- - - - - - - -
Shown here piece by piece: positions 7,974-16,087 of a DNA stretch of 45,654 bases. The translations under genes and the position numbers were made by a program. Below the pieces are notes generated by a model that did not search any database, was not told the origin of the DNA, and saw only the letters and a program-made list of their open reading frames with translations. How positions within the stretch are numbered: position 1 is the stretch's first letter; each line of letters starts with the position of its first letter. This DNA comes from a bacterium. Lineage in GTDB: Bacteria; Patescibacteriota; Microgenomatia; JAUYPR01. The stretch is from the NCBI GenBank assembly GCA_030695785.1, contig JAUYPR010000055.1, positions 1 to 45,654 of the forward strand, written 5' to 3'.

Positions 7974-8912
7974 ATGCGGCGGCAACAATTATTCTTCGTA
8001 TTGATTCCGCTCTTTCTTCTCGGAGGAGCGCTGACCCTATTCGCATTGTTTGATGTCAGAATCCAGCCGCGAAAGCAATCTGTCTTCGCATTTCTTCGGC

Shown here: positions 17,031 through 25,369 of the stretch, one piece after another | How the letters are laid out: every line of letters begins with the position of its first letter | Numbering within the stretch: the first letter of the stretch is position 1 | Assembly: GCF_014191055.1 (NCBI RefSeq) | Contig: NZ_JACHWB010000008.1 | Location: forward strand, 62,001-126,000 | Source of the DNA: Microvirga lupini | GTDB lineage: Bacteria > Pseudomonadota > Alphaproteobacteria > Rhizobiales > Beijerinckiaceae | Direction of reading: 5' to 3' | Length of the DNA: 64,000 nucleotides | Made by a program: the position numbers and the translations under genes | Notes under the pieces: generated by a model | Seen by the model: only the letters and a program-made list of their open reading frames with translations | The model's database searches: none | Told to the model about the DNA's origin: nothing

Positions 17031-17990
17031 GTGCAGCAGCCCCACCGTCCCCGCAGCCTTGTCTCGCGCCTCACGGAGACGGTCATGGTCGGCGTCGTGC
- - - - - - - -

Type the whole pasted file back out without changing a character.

Shown here piece by piece: positions 7,974-16,087 of a DNA stretch of 45,654 bases. The translations under genes and the position numbers were made by a program. Below the pieces are notes generated by a model that did not search any database, was not told the origin of the DNA, and saw only the letters and a program-made list of their open reading frames with translations. How positions within the stretch are numbered: position 1 is the stretch's first letter; each line of letters starts with the position of its first letter. This DNA comes from a bacterium. Lineage in GTDB: Bacteria; Patescibacteriota; Microgenomatia; JAUYPR01. The stretch is from the NCBI GenBank assembly GCA_030695785.1, contig JAUYPR010000055.1, positions 1 to 45,654 of the forward strand, written 5' to 3'.

Positions 7974-8912
7974 ATGCGGCGGCAACAATTATTCTTCGTA
8001 TTGATTCCGCTCTTTCTTCTCGGAGGAGCGCTGACCCTATTCGCATTGTTTGATGTCAGAATCCAGCCGCGAAAGCAATCTGTCTTCGCATTTCTTCGGC

Shown here: positions 17,031 through 25,369 of the stretch, one piece after another | How the letters are laid out: every line of letters begins with the position of its first letter | Numbering within the stretch: the first letter of the stretch is position 1 | Assembly: GCF_014191055.1 (NCBI RefSeq) | Contig: NZ_JACHWB010000008.1 | Location: forward strand, 62,001-126,000 | Source of the DNA: Microvirga lupini | GTDB lineage: Bacteria > Pseudomonadota > Alphaproteobacteria > Rhizobiales > Beijerinckiaceae | Direction of reading: 5' to 3' | Length of the DNA: 64,000 nucleotides | Made by a program: the position numbers and the translations under genes | Notes under the pieces: generated by a model | Seen by the model: only the letters and a program-made list of their open reading frames with translations | The model's database searches: none | Told to the model about the DNA's origin: nothing

Positions 17031-17990
17031 GTGCAGCAGCCCCACCGTCCCCGCAGCCTTGTCTCGCGCCTCACGGAGACGGTCATGGTCGGCGTCGTGC